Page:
James Loftus, a Ph.D. Candidate at Kyushu University has compiled a list of useful online databases and general resources related to Japanese archaeology. You can check it out in his article via the following link: https://digitalorientalist.com/2020/10/27/digital-resources-for-the-stud...
Discoveries: Japan’s oldest spinning top recently uncovered in ancient settlement with links to Korean immigrants
What is likely to be Japan’s oldest spinning tip was recently unearthed in the Minami-Shiga archaeological site in Otsu, Shiga Prefecture. The site was thought to have been inhabited by immigrants from the Korean Peninsula. The top was unearthed together with other ceremonial items such as sacred spikes and peach seeds. Judging from pottery sherds found in the same ditch, the wooden spinning top, dates to the late Kofun period, which lasted from the late 6th to early 7th century.
Liangzhu Culture Management Committee and Shanghai Jiaotong University are currently working on a digital project for the archaeological ruins of Liangzhu city in China, which was inscribed on WHL last year. In order to create user-friendly digital platforms, we’re looking for non-Chinese culture lovers who have been to or are currently residing in mainland China to attend paid interviews. If you're interested in participating, please find more info on the flyer here.
A personal tribute to Sarah Nelson
Gina L. Barnes
Sarah Milledge Nelson (1931–2020) reached the ripe old age of 88 and a half before she succumbed to the long-standing leukemia and late developing kidney problems that led to her death on April 27th. These did not keep her from attending a conference in Germany in January where we last met – I have never known anyone more adventurous and ready to travel. She admitted that her family motto was “Why not? … especially if the question has ‘go’ in it”!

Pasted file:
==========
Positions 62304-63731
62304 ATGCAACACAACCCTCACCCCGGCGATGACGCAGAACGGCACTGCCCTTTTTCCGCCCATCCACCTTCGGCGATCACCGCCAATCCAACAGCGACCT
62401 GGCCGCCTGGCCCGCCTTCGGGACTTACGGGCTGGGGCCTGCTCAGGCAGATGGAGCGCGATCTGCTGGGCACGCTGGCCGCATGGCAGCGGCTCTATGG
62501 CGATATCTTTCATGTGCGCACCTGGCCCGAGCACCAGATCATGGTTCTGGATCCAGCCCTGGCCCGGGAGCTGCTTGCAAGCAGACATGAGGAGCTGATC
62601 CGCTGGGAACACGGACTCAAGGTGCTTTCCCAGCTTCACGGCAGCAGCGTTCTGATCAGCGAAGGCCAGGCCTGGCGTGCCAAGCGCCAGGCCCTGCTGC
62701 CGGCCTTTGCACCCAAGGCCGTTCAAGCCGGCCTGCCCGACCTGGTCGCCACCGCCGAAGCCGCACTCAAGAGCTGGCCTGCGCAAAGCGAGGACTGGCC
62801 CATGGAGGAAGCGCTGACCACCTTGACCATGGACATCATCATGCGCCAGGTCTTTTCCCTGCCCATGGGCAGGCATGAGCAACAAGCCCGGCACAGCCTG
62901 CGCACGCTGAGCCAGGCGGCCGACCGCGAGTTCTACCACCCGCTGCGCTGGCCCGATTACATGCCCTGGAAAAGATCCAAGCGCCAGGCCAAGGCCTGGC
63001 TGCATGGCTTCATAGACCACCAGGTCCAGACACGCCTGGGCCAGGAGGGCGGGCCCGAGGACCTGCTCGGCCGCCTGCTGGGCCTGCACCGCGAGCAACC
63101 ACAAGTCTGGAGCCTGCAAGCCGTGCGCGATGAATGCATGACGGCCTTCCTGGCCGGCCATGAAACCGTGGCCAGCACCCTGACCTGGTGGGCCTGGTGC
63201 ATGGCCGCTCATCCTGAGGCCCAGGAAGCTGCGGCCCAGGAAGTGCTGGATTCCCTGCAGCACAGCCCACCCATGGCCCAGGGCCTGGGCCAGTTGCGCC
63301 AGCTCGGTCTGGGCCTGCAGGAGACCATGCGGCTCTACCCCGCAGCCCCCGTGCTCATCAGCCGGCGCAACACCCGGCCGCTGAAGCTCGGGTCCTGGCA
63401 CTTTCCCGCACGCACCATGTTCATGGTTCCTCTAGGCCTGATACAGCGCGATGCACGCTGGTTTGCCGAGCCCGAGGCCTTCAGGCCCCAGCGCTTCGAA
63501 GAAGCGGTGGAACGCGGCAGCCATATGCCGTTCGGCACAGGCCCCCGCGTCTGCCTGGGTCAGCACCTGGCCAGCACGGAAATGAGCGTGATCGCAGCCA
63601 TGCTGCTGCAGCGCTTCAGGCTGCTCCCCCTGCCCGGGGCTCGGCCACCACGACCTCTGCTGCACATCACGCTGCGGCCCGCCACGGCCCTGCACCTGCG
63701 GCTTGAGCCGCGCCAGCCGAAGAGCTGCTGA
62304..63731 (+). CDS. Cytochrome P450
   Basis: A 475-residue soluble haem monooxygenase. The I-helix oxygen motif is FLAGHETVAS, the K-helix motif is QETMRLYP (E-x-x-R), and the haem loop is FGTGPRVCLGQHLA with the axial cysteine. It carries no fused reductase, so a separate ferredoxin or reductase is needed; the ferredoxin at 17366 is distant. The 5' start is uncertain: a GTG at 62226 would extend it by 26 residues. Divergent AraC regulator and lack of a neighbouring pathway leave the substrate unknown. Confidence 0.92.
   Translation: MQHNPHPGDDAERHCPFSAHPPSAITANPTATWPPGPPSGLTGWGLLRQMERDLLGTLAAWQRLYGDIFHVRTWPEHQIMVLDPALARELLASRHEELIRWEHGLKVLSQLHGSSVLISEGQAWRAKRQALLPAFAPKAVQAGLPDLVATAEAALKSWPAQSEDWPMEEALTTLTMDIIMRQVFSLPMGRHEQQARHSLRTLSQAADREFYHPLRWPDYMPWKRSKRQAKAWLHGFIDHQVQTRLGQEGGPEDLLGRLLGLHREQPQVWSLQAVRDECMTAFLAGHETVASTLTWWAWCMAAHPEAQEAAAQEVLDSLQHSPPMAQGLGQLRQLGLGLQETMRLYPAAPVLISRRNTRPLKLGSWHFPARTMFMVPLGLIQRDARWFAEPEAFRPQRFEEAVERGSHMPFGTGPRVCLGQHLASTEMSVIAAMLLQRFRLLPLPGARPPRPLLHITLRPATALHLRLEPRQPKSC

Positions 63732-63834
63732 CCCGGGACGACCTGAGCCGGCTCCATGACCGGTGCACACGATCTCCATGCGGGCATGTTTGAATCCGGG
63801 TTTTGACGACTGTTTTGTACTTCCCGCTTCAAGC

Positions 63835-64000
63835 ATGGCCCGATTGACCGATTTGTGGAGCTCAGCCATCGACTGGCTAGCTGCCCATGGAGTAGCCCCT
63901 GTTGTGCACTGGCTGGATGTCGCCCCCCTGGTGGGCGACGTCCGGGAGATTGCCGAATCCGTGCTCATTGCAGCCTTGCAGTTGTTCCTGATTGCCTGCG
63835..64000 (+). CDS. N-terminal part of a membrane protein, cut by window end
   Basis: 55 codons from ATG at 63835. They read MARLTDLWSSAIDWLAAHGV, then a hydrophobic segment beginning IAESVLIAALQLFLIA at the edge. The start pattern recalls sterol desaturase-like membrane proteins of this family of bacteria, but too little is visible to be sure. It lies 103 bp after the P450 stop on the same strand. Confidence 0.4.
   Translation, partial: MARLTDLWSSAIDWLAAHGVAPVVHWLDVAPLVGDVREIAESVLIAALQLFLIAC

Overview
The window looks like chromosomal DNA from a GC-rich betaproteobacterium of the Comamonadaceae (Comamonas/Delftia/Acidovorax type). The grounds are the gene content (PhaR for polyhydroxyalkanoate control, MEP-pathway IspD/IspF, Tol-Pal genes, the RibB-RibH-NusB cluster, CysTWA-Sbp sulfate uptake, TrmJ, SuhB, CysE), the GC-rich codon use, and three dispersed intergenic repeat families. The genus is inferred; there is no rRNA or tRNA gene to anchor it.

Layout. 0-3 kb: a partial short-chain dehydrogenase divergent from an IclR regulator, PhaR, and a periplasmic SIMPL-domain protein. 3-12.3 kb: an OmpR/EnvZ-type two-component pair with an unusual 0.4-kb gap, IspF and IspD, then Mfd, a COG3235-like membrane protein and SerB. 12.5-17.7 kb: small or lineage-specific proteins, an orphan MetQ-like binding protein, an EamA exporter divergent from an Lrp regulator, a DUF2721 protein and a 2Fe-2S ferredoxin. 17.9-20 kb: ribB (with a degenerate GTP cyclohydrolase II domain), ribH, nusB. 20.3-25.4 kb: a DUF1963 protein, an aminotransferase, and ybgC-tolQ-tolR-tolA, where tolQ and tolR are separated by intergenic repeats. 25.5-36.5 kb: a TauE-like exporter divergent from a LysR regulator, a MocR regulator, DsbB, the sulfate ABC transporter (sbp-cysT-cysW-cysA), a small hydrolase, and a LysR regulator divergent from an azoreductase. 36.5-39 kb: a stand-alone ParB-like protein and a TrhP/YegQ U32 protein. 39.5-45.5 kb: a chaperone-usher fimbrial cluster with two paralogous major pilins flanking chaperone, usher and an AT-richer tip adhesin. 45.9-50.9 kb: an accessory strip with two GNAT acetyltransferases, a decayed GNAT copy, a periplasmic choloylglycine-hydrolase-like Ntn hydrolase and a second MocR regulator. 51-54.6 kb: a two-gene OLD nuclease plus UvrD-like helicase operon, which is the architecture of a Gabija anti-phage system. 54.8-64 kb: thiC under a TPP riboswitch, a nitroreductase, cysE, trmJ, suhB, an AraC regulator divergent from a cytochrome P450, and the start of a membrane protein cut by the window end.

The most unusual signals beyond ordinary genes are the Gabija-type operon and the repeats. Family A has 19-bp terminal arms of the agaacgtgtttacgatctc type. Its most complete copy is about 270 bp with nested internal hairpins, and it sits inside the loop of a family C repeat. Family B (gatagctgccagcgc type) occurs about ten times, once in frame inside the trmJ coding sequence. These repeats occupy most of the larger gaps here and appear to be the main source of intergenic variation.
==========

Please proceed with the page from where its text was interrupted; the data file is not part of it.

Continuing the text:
Sarah put enormous amounts of energy into her chosen fields of, first, Korean archaeology, then northeastern Chinese archaeology, and finally into gender studies. In the first two, she has been a path-breaker, treading where few Western women were allowed to go. In the latter, she was a pioneer in challenging patriarchical organization of archaeology, publishing, and fieldwork through her entire career, culminating in her book on Shamans, Queens, and Figurines cited below. For those who want to hear about her life in her words, she gives extensive autobiographical contexts for each stage of her research in this book; they are an eye-opener to the hurdles she had to overcome in becoming one of the foremost East Asian archaeology scholars today. Moreover, they illustrate how serendipitous the development of research can be, where barriers and opportunities crop up in unexpected quarters – a good lesson for beginning students. I wish more of us would be as brave as Sarah to write about our career experiences, warts and all; they form important contexts for and constraints on the development of our thinking.
As the SEAA is now moving towards a 3-year conference cycle, we have also been in the process of updating our membership system to align with this change. This has now been implemented on the website for all new or renewing memberships. What this means in practical terms is that when you go to renew your membership, the options are now Regular and Concessionary 3-year fixed term. If you renew or join anytime this year, your membership will now last until December 31st, 2022. If you renew or join anytime in 2021, then your membership will last until December 31st, 2023, and so on.